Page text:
Tourism is Alberta’s No. 1 service export sector. In 2019, Alberta welcomed 34.6 million visitors, generating $10.1 billion in expenditures and supporting more than 80,000 full-time jobs. The Tourism Investment Program is Travel Alberta’s commitment to investing $15 million annually with communities and operators to develop the province’s tourism sector. Developing Alberta’s rural and agri-tourism sector is an essential component of the government’s efforts to grow Alberta’s tourism economy to more than $20 billion by 2035.

Quick facts

  • In 2022-23, Travel Alberta funded 166 projects across 73 communities – about 75 per cent of the projects and 70 per cent of the funding were in smaller urban and rural areas of the province.
  • In December 2022, Alberta’s government released its Economic Development in Rural Alberta Plan, with supporting initiatives that demonstrate the government’s commitment to building healthy and prosperous communities across rural Alberta and Indigenous communities.
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Company at centre of E. coli outbreak at Calgary daycares faces licensing charges

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Alberta Health Minister Adriana LaGrange speaks to the media about an E. coli outbreak linked to multiple Calgary daycares in Calgary on Tuesday, Sept. 12, 2023. THE CANADIAN PRESS/Jeff McIntosh

By Colette Derworiz in Calgary

The company that runs a commercial kitchen at the centre of an E. coli outbreak that has infected hundreds at numerous Calgary daycares has been charged with operating without a business licence.

The City of Calgary announced Wednesday that Fueling Minds Inc. and its two directors face a total of 12 charges under municipal business bylaws and face a total fine of up to $120,000.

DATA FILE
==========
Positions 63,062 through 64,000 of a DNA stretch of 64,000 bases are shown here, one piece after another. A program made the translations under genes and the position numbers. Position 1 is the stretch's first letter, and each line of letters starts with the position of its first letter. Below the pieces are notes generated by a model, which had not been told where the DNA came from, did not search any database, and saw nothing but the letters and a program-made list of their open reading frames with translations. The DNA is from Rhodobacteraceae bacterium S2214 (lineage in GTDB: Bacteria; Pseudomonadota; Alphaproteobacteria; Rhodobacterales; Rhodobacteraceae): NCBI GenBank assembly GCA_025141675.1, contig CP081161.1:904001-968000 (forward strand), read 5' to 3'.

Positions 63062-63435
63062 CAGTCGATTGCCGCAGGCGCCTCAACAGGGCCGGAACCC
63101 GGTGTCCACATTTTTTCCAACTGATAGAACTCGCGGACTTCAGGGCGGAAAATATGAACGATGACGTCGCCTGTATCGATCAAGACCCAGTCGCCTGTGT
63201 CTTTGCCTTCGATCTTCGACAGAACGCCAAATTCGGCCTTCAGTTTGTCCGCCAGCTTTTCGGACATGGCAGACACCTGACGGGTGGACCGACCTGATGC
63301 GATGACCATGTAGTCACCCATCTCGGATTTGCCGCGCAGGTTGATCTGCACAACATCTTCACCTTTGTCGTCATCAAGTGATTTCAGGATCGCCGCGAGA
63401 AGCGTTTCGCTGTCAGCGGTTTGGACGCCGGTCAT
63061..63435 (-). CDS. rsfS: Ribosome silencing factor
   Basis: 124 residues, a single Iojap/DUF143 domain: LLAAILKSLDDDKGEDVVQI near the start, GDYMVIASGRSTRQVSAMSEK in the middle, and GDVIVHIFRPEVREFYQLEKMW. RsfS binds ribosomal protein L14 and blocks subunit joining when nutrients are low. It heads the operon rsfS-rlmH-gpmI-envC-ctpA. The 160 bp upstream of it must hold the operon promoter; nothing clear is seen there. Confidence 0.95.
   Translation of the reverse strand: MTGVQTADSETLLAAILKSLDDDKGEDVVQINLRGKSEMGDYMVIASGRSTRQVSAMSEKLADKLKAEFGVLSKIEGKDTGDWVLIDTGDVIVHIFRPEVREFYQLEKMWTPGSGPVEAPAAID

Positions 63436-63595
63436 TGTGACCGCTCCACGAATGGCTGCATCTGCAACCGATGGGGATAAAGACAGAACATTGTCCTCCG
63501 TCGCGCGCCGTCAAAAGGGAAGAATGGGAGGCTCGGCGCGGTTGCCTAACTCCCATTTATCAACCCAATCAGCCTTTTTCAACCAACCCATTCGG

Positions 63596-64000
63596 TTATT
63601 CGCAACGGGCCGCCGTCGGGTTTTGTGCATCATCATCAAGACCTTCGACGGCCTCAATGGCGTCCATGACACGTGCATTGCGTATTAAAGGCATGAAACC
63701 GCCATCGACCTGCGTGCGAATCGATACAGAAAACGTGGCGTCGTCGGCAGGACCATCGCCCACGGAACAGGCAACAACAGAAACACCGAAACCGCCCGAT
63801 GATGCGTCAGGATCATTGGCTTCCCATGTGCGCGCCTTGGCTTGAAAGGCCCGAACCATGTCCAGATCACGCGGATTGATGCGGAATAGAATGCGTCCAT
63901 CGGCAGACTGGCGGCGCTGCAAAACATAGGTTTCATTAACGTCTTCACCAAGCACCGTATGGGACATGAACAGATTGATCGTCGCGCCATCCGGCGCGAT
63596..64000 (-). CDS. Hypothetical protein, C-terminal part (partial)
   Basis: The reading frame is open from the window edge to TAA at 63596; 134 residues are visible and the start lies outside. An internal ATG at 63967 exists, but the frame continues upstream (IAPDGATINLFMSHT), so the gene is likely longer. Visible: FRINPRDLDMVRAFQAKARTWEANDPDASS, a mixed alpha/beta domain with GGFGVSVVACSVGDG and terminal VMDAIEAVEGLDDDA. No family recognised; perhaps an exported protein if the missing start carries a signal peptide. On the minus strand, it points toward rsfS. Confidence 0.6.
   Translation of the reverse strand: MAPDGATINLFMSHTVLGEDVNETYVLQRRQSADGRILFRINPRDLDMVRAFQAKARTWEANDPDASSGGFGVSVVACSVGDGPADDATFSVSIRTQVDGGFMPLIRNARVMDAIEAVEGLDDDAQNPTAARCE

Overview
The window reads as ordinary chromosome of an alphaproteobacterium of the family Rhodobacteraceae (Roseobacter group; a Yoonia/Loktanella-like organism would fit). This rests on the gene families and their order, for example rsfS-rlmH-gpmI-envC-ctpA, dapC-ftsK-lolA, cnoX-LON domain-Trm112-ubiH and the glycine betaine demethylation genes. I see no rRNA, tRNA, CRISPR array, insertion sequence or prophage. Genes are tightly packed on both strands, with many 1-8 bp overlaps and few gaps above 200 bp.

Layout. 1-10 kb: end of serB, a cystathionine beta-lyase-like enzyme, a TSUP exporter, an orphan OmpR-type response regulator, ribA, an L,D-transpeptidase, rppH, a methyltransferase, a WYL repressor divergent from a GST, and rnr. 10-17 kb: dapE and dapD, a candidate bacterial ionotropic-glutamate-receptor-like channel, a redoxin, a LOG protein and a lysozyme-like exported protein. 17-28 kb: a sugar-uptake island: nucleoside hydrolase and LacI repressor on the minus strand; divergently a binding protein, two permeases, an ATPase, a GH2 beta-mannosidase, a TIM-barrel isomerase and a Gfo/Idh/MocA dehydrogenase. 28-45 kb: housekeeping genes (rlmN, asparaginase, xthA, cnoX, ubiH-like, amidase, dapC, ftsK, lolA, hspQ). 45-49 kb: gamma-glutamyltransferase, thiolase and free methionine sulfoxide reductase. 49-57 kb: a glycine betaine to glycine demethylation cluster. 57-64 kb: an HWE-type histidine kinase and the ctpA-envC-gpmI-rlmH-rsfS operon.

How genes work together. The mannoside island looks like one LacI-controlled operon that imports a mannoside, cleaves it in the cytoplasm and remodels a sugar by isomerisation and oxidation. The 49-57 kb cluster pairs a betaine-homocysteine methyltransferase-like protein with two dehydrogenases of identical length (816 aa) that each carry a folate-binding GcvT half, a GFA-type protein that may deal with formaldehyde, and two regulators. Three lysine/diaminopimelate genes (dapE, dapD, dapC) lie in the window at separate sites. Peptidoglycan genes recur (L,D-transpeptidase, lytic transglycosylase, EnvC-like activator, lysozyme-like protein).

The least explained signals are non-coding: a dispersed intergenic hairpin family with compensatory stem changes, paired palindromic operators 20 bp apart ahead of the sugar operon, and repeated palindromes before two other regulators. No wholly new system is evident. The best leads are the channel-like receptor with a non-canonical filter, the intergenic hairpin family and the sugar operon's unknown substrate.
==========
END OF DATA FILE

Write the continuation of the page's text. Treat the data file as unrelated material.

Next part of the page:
The company declined to comment on the charges in an emailed statement Wednesday afternoon.

Meanwhile, Alberta chief medical officer Dr. Mark Joffe said the number of cases has plateaued at 351, and tests and interviews indicate the cause of the outbreak was meat loaf and vegan loaf.

He said there are also 37 confirmed secondary cases and four children remain in hospital.

Fueling Minds provided meals to six of its own daycares that were affected by the outbreak, which was declared Sept. 4, and also to five separate daycares.

The city alleges Fueling Minds did not have the proper licence to serve those other five.

Joffe said the investigation into the cause of the outbreak included interviews with hundreds of parents and daycare staffers and the testing of 44 food samples.

“We believe that meat loaf and vegan loaf meals that were served for lunch on Aug. 29 most likely contained the E. coli bacteria that led to these infections,” said Joffe.

“Unfortunately, neither of these items could be tested as they were either eaten or discarded before this outbreak was identified.